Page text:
Planned transborder nature park draws praise


NELSPRUIT, South Africa -- Mozambique, South Africa and Zimbabwe have worked since late 1999 to create a transborder nature preserve that they expect to debut sometime this year.

The Great Limpopo Transfrontier Park incorporates the 1 million-acre Limpopo National Park, created last year in Mozambique, plus Kruger and Gonarezhou national parks in South Africa and Zimbabwe, respectively.

As part of the project, some animals already have been relocated, and South Africa this spring will begin removal of a fence it constructed on the Mozambique border during apartheid.

The plan also envisions a "univisa," said Fernando Sumbana, Mozambique's minister of tourism, a document that would let tourists enter the park from one country and leave from one of the other two.

The park, one of a series planned under the auspices of the Peace Parks Foundation, was hailed at the inaugural African Peace Through Tourism Conference here as an example of how tourism-related projects can contribute to peace.

Speaking at the conference, Valli Moosa, minister of environmental affairs and tourism for South Africa, said, "We won't create peace" at the Nelspruit conference, but joint efforts like the three-nation park make cooperating countries dependent on one another and "that focuses the mind on creating peace."

For Limpopo, internal peace in Zimbabwe turns out to be a greater concern, as observers worry that recent elections might spark a civil war.

If Zimbabwe cannot proceed initially, a Peace Parks spokeswoman said, Mozambique and South Africa will take the initiative because ecotourism is very essential to sustainable economic growth in this impoverished region.

Numerous African tourism officials addressed the conference, which was sponsored jointly by the Africa Travel Association and the International Institute for Peace Through Tourism.

There was a general agreement among the speakers that tourism contributes incrementally toward peace because travel leaves visitors "wiser and more tolerant," according to Dawid de Villiers, deputy secretary-general at the World Tourism Organization.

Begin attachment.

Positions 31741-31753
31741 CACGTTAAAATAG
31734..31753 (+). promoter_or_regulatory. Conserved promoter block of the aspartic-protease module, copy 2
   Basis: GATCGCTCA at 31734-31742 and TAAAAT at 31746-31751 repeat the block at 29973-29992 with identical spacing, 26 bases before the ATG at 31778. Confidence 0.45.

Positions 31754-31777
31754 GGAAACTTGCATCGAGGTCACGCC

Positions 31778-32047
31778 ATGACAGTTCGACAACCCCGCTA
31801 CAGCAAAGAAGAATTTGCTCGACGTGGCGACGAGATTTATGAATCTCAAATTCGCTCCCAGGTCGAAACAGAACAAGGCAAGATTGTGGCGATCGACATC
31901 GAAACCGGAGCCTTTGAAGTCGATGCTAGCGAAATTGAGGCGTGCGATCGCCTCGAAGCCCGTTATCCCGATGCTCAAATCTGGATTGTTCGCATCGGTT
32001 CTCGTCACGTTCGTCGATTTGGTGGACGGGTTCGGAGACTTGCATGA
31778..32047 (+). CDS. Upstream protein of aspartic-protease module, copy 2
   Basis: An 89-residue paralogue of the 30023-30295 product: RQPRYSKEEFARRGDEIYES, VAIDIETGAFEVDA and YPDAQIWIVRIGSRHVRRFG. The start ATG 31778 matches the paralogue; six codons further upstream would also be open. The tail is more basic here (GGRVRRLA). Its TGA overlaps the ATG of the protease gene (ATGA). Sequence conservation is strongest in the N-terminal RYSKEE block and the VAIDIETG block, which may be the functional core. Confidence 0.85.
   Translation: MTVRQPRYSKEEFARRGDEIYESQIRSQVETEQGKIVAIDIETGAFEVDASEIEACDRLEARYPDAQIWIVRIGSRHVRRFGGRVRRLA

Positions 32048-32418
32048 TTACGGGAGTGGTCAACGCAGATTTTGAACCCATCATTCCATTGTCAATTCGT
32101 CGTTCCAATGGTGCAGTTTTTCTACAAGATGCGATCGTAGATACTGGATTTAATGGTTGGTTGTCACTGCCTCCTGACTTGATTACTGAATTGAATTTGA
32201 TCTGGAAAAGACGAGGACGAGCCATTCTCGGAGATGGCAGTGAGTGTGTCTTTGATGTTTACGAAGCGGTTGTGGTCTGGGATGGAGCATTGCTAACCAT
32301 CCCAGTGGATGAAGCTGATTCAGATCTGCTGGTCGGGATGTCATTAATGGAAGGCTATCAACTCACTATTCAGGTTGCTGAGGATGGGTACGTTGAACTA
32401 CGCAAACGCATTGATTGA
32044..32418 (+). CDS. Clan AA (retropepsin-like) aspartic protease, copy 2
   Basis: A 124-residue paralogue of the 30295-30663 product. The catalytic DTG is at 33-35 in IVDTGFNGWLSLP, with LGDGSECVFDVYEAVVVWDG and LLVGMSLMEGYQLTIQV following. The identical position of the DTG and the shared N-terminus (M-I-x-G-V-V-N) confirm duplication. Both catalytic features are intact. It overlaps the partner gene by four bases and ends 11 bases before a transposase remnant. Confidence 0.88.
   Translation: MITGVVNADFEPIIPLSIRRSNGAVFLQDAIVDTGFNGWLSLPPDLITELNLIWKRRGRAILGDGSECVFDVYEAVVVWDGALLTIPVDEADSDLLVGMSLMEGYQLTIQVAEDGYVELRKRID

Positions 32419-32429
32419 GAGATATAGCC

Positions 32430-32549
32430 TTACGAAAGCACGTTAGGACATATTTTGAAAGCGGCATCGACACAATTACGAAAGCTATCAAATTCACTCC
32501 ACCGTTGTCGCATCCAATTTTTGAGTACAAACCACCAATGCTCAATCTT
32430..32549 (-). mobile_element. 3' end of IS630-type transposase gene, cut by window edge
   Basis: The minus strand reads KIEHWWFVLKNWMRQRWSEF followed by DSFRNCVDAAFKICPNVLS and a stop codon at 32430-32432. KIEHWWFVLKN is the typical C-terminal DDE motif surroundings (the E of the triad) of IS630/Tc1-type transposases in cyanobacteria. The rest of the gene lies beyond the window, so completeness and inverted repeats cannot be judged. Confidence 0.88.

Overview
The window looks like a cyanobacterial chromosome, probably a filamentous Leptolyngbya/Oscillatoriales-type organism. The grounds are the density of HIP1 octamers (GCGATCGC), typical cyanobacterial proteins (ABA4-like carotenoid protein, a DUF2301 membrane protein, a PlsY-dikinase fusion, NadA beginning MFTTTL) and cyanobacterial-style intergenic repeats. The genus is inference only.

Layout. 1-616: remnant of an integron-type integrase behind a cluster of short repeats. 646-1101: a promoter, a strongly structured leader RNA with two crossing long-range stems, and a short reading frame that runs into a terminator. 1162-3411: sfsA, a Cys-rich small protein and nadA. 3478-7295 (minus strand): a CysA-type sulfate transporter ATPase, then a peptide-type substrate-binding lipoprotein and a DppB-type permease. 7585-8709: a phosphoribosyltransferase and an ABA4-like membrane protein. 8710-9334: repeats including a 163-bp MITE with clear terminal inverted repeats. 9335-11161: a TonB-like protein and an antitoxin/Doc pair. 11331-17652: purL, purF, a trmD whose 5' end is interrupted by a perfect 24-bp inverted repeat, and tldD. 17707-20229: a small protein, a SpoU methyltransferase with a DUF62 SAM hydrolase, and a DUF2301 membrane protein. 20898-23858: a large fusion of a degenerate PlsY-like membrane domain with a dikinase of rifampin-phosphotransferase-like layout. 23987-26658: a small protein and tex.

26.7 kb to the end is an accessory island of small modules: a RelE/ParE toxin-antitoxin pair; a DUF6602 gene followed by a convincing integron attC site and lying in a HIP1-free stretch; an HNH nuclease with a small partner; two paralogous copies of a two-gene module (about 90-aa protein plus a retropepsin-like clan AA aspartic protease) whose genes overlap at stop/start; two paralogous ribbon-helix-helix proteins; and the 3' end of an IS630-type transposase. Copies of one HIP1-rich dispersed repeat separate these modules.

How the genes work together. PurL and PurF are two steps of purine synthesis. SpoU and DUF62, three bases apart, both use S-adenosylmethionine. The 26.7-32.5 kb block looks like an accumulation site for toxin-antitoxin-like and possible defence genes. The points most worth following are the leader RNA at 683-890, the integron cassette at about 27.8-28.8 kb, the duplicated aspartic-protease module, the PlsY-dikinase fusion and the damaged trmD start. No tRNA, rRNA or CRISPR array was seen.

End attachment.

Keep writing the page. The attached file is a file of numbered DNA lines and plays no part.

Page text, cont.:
However, participants said, tourism's more direct role is in alleviating poverty, a key source of instability and, hence, violence.

Iain Christie, consultant to the World Bank, said that institution has recommitted itself to tourism development in order to reduce poverty, and it wants to help Africa increase its tourism share.

The welfare of the environment, deeply intertwined with tourism and poverty issues, was a key conference topic, as well.

Poverty degrades the environment, and a degraded environment contributes to poverty, de Villiers said.

If poorly managed, tourism can be harmful, too. For the lesser-developed countries -- often the most blessed with natural wonders -- using those resources to prosper hinges on using them wisely and involving local communities, said Philemon Luhanjo, permanent secretary, Tanzania Ministry for Natural Resources & Tourism.

He said if properly planned, tourism can contribute to the conservation of natural resources; de Villiers said tourism's positive impact already is discernible in the preservation of many global cultural and heritage sites.

De Villiers and others also noted that if unguided, tourism can result in the exploitation of people through child labor and prostitution, for example, and the degradation of local value systems.

Even the most benign tourist activity can accelerate the difference between the rich and the poor as well as between urban and rural, said Cheryl Carolus, chief executive officer, South African Tourism.

Other programs presented here that aim to facilitate African travel and provide tourism benefits to the region are as follows:

• The Peace Parks Foundation, based in South Africa, has identified several areas in Africa where transborder parks would be logical for resource maintenance.

The first of these parks, the Kgalagadi Transfrontier Park in Botswana and South Africa, launched in May 2000. Great Limpopo will be the second.

• About two dozen west and central African nations agreed to liberalize air transport among them.

Effective this August, the pact permits the nations' designated airlines to carry passengers between any participating states (fifth freedom rights), allows carriers to set fares without prior government approvals and ends limits on frequencies or capacity of service among any of the states. Participants can phase in certain provisions for up to two years.

• Mozambique's Sumbana said 14 southern Africa nations are discussing a regional univisa that would give visitors free movement among all participants. He said he expects the univisa to be available within two years.

Similarly, nearly a dozen west African nations are pursuing a multinational visa.

Tanzania will host the second African Peace Through Tourism Conference in November 2003.

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